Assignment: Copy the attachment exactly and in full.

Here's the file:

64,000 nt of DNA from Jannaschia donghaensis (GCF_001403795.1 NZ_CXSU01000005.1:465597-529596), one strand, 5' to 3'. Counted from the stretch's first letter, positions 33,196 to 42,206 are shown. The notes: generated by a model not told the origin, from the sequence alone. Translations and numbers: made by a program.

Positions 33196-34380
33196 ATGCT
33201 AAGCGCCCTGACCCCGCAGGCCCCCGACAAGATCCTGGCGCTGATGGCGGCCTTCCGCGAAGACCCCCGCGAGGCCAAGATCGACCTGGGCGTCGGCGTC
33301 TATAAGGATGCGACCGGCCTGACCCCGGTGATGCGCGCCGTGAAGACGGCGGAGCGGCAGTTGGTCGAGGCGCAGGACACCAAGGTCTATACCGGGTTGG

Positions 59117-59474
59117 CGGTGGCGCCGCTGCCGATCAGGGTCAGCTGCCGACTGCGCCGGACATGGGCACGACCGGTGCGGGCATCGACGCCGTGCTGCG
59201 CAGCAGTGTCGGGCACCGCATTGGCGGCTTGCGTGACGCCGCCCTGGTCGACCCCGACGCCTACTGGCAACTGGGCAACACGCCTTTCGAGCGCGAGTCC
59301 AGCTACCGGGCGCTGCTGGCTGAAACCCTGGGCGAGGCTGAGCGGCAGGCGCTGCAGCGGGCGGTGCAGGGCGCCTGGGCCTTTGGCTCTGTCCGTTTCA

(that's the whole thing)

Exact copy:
64,000 nt of DNA from Jannaschia donghaensis (GCF_001403795.1 NZ_CXSU01000005.1:465597-529596), one strand, 5' to 3'. Counted from the stretch's first letter, positions 33,196 to 42,206 are shown. The notes: generated by a model not told the origin, from the sequence alone. Translations and numbers: made by a program.

Positions 33196-34380
33196 ATGCT
33201 AAGCGCCCTGACCCCGCAGGCCCCCGACAAGATCCTGGCGCTGATGGCGGCCTTCCGCGAAGACCCCCGCGAGGCCAAGATCGACCTGGGCGTCGGCGTC
33301 TATAAGGATGCGACCGGCCTGACCCCGGTGATGCGCGCCGTGAAGACGGCGGAGCGGCAGTTGGTCGAGGCGCAGGACACCAAGGTCTATACCGGGTTGG

Positions 59117-59474
59117 CGGTGGCGCCGCTGCCGATCAGGGTCAGCTGCCGACTGCGCCGGACATGGGCACGACCGGTGCGGGCATCGACGCCGTGCTGCG
59201 CAGCAGTGTCGGGCACCGCATTGGCGGCTTGCGTGACGCCGCCCTGGTCGACCCCGACGCCTACTGGCAACTGGGCAACACGCCTTTCGAGCGCGAGTCC
59301 AGCTACCGGGCGCTGCTGGCTGAAACCCTGGGCGAGGCTGAGCGGCAGGCGCTGCAGCGGGCGGTGCAGGGCGCCTGGGCCTTTGGCTCTGTCCGTTTCA